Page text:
Results tagged ‘ Joe Nathan ’
Relatives, friends and other admirers of Hiroki Kuroda and Yu Darvish in Japan probably all showed up late for work Wednesday to watch the popular pitchers oppose each other in a major-league game Tuesday night at Rangers Ballpark In Arlington. The game started there just after 7 p.m. Central time, which was at 8 a.m. in their home country.
Only the seventh pairing of Japanese-born pitchers in a major-league game was a major event in the country of their birth as well as a top attraction between two of the top contending teams in the American League. Darvish proved the better of the two for this one night as Texas ended the Yankees’ four-game winning streak with a 2-0 victory.
The Rangers drew first blood when Ian Kinsler led off the bottom of the first by driving a 1-1 slider to left for his fifth home run. After two hitless innings, Darvish ran into big trouble in the third when the Yankees loaded the bases with none out on a single by Eric Chavez, a walk to Russell Martin and a beauty of a bunt single by Derek Jeter, who extended his hitting streak to 14 games and is hitting .416.
Darvin showed why the Rangers were willing to shell out more than $100 million to sign the righthander as he struck out Curtis Granderson looking at a 2-2 curve and got Alex Rodriguez to ground into an around-the-horn double play.
Kuroda kept the Yankees in the game, but they could not break through against Darvish. Kuroda hurt himself in the third with a two-out walk of Elvis Andrus and a wild pitch that put him into scoring position at second base from where Josh Hamilton got him home with a single to center. Kuroda held the Rangers to two hits after that before departing with two out in the seventh and down by only two runs.
As Yankees manager Joe Girardi had noted, Darvish has more different types of pitches than a catcher has fingers, and he showed off all of them – fastballs of various speeds, curves, sliders, cutters, splits, changes of pace – the whole toolbox.
Watching from his box seat near the Texas dugout, Rangers president Nolan Ryan, the Hall of Fame pitcher and one of the great workhorses, had to love Darvish’s performance, which he applauded when the latest Japanese import came off the field after giving up a one-out single to Nick Swisher in the ninth. Closer Joe Nathan needed only one pitch to end the game as Chavez bounced into a double play.
This one had to remind Ryan of his matchups against Jim Palmer or Catfish Hunter 30-odd years ago when pitching into the ninth was expected of starters. Darvish scattered seven hits and two walks with 10 strikeouts in improving his record to 3-0 with a 2.42 ERA. It was a tough luck loss for Kuroda in a marquee matchup that for a change lived up to its billing.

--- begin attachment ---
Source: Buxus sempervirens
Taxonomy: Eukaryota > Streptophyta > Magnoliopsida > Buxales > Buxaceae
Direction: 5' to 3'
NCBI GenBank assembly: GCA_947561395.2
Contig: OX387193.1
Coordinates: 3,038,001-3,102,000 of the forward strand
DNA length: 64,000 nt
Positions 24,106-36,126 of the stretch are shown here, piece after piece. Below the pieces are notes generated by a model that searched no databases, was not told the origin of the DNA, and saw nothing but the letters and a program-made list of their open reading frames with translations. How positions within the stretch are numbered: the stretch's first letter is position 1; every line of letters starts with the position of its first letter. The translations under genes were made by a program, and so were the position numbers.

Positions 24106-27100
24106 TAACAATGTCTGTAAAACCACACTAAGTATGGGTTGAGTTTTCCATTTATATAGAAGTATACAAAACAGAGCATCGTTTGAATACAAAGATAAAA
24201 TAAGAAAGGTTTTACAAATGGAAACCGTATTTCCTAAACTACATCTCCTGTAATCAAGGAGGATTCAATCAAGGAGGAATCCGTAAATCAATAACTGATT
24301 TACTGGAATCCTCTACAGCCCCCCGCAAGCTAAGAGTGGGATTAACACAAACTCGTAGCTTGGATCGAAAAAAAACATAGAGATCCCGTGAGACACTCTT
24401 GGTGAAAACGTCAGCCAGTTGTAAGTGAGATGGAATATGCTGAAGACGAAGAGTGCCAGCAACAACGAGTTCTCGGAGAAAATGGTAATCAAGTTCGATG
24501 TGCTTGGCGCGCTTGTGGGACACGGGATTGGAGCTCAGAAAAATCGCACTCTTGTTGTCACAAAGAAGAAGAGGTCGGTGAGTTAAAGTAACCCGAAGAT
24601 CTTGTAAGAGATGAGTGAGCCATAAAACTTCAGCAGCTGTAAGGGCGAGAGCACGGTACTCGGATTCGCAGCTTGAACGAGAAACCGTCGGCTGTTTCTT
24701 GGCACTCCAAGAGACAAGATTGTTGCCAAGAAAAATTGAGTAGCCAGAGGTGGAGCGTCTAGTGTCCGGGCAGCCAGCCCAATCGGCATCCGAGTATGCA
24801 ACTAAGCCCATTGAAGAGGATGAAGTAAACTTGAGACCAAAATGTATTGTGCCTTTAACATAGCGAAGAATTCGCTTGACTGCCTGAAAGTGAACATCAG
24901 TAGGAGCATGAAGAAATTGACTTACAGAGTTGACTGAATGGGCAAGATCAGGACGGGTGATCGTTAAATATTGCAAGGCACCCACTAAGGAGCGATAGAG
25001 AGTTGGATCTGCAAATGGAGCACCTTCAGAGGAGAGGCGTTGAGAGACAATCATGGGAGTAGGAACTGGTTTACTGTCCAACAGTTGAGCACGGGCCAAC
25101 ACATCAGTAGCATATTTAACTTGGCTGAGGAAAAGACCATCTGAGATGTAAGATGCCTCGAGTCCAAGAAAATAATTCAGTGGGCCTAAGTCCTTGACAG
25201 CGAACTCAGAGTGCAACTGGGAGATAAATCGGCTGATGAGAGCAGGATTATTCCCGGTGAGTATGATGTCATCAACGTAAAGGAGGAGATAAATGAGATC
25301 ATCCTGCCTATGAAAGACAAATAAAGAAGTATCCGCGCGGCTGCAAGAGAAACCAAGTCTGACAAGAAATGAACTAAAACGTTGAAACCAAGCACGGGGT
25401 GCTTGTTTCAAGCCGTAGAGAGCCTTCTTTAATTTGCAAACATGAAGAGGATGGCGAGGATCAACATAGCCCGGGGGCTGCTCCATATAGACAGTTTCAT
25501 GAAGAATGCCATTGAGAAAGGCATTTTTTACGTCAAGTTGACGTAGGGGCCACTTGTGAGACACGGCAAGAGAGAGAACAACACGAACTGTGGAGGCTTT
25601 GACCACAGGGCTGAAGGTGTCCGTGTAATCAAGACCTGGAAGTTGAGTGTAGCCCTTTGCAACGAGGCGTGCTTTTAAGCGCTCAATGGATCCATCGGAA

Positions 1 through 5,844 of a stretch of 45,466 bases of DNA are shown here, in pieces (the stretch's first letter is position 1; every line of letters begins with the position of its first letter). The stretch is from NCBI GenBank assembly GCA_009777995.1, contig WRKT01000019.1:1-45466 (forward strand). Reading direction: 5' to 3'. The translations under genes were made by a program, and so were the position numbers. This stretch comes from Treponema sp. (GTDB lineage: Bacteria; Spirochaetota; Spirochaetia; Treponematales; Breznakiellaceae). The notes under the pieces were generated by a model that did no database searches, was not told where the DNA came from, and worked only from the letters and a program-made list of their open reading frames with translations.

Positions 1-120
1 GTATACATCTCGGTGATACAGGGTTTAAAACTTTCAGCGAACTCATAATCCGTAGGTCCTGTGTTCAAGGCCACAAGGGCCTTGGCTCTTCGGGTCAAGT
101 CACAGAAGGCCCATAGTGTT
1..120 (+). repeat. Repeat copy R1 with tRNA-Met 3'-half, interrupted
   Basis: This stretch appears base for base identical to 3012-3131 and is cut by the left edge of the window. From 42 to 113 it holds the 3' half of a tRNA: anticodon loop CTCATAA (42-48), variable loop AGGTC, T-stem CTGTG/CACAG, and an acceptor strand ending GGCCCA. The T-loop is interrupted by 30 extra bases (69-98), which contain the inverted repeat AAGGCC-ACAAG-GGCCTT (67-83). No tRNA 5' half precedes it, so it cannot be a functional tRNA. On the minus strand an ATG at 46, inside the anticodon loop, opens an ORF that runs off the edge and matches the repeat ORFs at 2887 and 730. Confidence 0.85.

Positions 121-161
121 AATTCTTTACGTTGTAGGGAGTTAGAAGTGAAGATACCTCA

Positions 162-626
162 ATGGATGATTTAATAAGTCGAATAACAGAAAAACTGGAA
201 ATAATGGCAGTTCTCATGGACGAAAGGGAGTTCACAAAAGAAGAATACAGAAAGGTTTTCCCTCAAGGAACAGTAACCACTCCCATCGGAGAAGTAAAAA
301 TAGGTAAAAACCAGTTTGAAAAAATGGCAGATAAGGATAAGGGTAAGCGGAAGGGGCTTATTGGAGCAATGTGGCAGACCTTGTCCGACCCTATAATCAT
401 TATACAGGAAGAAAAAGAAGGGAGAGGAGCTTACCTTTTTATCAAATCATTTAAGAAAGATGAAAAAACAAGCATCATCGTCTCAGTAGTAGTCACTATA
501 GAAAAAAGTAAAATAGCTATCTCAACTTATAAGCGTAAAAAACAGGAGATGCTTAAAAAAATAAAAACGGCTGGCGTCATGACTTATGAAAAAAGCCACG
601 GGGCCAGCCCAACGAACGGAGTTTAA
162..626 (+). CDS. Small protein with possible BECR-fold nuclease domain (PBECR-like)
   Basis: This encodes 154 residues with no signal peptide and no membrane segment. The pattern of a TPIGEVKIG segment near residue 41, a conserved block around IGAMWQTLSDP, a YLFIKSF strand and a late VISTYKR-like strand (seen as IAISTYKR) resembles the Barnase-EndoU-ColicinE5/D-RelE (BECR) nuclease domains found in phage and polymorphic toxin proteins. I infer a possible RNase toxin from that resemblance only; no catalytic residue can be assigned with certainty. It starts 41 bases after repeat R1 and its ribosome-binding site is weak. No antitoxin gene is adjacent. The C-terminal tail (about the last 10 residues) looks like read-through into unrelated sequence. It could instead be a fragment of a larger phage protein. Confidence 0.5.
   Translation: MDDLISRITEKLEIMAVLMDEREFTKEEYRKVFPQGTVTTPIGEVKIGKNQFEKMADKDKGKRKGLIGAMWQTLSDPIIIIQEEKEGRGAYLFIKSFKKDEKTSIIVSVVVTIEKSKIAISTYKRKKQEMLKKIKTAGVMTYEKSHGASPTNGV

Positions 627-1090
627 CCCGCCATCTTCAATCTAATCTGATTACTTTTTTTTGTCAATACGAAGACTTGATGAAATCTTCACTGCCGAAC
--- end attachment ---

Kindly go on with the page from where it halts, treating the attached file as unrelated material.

The first time he came to bat at Yankee Stadium as a 19-year-old rookie for the Braves in Game 1 of the 1996 World Series, Andruw Jones hit a home run. Jones got his first at-bat at the new Stadium Tuesday night now as a reserve outfielder for the Yankees and also hit a home run, a splendid way to get started with his new team.
I freely admit that I was not all that keen on the Jones signing. He seems limited as a bench player to me. Jones doesn’t move all that well in the field anymore, and he certainly isn’t going to contribute much as a pinch runner. Still, he is an upgrade defensively over Marcus Thames, who did some good things with the bat a year ago, but you couldn’t play him anywhere but DH.
Hitting home runs at the Stadium is something the Yankees are doing a lot of already in 2011 – 13 now in five games. Jones’ solo drive (career No. 408, pushing him past the late Duke Snider for 46th place on the all-time list) in the second came an inning after Mark Teixeira bashed a three-run homer off Brian Duensing with none out. Those blows seemed all the ammunition the Yankees would need, and they were so long as CC Sabathia was in the game.
But the dreaded pitch count had Sabathia departing after seven brilliant innings in which he gave up two measly singles and then proceeded to retire 17 batters in a row. That was stuck with a no-decision is nothing short of criminal. The way CC pitched (7 innings, 2 hits, 1 walk, 6 strikeouts) meant there was no way Mariano Rivera needed to pitch in this game. But come the ninth, there was Mo.
That was because Rafael Soriano had come on in the eighth, the former Rays closer’s new inning of responsibility, and spit up the four-run lead. The Twins, whose futility at the Stadium during Ron Gardenhire’s 10-year tenure as manager is a matter of record, surely were pleased to see Sabathia go away, not that Soriano is any day at the beach, normally, but the righthander did not look like the reliever who saved 45 games a year ago.
That can happen sometimes with pitchers who have the closer mentality, but Soriano knew what was in store for him when the Yankees gave him all those millions of dollars.
“It’s too early to judge that,” Yankees manager Joe Girardi said about whether Soriano will find working the eighth less challenging than the ninth.
Soriano opened up the game for the Twins instead of helping to close it out for the Yankees. He loaded the bases with one out on two walks and a well-struck single by Denard Span. It appeared as if Soriano might get out of it by freezing Tsuyoshi Nishioka with a muscular fastball for the second out before walking Joe Mauer on a diet of cutters to force in Minnesota’s first run.